Couple other quick things.

Washington says the next save opportunity will “probably” go to C.J. Wilson, who has had command issues (and an 8.49 ERA) over the last month.

Righthander Kevin Millwood is progressing well but is expected to miss another two starts as he recuperates from his injured groin.  The club doesn’t want a repeat of last season’s mess when Millwood returned from the disabled list in mid-May and, 1.2 innings into his first start back, reaggravated his hamstring injury and landed right back on the DL.

Whether righthander Doug Mathis comes back to make the next start in Millwood’s spot has apparently not been decided.  Lefthander A.J. Murray is a candidate to take the ball if it doesn’t go to Mathis.

Righthander Luis Mendoza’s shoulder is no longer holding him back from resuming his rehab assignment, but he had to cut a bullpen session short after just three pitches due to a recurring blister on the middle finger of his throwing hand.

Righthander Thomas Diamond is reportedly getting today’s start for Frisco.  It will be his first official game action since September 1, 2006, when he last appeared for the RoughRiders.  Diamond had Tommy John surgery on March 20, 2007.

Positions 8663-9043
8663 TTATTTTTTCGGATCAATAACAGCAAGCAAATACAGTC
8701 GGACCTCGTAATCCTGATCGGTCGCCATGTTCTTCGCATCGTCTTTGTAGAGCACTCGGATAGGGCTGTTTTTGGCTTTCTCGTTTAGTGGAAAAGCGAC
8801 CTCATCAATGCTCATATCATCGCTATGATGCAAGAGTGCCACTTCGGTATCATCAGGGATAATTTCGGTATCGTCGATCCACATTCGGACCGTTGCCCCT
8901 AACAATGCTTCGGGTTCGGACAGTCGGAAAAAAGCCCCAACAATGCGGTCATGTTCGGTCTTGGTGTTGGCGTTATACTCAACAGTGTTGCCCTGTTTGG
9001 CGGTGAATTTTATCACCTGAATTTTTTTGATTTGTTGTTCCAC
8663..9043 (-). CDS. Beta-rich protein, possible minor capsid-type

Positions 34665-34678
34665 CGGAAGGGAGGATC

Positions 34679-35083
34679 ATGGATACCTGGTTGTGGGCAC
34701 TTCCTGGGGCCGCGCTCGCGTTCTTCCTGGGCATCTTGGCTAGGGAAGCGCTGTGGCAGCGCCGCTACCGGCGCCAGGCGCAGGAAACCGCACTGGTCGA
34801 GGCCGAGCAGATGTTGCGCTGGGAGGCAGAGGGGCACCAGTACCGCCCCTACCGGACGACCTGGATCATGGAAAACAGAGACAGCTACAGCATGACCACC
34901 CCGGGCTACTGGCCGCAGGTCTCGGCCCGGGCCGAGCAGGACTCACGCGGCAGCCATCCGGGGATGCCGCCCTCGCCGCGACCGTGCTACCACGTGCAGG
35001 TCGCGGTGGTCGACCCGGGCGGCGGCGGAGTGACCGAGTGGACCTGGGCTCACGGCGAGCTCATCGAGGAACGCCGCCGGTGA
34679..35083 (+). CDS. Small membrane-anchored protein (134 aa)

Diamond will join righthander Tommy Hunter in the Frisco rotation.  Hunter debuted on Monday for the RoughRiders, permitting one run on five hits and no walks in seven innings, fanning four.  He needed only 88 pitches to get through seven, and threw a sparkling 73 percent of them for strikes.

Clinton righthander Neftali Feliz had fired five straight scoreless starts before giving up one run (on three hits and no walks with six strikeouts in six innings) on Sunday in Cedar Rapids.  All told, his scoreless streak reached 23.1 innings, and in 42.2 innings for the season he has fanned 49, walked 16, and has yet to be taken deep while limiting the Midwes
t League to a hapless .193 average and .255 slug.